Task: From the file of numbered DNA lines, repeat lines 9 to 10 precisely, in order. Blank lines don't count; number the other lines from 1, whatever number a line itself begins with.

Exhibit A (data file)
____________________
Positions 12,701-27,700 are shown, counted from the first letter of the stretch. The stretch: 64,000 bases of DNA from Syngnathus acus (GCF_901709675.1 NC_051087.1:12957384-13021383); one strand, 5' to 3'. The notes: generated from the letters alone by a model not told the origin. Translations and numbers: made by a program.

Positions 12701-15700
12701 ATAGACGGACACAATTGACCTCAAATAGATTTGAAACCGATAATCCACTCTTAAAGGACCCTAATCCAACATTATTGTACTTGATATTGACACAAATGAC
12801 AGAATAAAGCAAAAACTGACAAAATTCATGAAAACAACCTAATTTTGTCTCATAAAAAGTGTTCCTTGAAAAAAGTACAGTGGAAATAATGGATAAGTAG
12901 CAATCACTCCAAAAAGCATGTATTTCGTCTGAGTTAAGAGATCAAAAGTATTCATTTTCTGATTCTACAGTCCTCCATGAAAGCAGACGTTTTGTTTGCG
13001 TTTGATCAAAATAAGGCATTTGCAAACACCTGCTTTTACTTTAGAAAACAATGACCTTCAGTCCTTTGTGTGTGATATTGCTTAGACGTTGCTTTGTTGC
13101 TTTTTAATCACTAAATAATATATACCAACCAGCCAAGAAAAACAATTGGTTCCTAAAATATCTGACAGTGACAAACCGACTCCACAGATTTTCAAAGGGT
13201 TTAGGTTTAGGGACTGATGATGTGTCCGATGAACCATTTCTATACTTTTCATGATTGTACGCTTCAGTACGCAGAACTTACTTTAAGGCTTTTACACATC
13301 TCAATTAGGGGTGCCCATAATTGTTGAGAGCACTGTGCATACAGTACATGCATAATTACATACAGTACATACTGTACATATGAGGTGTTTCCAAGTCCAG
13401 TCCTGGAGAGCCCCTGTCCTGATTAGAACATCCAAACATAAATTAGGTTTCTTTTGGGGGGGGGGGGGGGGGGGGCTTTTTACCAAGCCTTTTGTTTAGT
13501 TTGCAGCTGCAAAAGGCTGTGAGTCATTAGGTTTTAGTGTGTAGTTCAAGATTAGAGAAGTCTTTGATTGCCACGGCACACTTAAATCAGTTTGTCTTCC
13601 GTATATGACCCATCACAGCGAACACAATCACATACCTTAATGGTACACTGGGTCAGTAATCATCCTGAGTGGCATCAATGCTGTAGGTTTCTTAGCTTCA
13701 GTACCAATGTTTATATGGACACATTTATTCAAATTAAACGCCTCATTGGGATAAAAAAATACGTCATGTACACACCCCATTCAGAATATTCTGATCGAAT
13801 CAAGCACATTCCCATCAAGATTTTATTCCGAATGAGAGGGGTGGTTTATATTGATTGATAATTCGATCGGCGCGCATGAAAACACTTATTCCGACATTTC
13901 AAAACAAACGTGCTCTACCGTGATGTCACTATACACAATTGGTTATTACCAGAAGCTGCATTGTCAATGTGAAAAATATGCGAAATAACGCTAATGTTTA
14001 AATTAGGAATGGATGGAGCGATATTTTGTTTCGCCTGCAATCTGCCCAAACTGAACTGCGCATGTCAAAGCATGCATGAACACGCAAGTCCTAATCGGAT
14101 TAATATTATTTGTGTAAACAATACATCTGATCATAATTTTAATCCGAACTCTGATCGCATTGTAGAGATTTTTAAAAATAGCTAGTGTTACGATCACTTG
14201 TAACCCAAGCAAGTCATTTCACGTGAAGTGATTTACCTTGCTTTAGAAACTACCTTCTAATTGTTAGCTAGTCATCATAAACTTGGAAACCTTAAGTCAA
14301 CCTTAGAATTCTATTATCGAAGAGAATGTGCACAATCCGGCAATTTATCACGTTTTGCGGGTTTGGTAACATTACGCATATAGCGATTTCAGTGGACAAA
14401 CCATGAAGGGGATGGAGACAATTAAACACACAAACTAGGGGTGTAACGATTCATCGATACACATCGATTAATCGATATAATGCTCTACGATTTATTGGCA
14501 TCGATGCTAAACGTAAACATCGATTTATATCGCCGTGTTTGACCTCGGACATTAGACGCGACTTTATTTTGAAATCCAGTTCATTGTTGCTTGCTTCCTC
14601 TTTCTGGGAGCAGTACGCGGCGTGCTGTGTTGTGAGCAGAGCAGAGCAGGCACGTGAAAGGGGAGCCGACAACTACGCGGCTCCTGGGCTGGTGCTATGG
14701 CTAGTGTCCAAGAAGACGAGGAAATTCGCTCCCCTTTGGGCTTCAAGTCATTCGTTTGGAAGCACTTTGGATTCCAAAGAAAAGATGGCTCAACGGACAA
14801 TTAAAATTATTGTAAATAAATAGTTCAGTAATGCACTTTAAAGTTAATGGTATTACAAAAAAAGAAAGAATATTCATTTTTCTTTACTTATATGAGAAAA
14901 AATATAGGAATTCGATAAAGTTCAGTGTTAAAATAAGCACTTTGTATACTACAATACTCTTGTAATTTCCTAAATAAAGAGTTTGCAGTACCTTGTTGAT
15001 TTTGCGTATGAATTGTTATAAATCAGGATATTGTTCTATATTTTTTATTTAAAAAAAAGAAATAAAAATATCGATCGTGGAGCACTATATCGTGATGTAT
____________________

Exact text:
13301 TCAATTAGGGGTGCCCATAATTGTTGAGAGCACTGTGCATACAGTACATGCATAATTACATACAGTACATACTGTACATATGAGGTGTTTCCAAGTCCAG
13401 TCCTGGAGAGCCCCTGTCCTGATTAGAACATCCAAACATAAATTAGGTTTCTTTTGGGGGGGGGGGGGGGGGGGGCTTTTTACCAAGCCTTTTGTTTAGT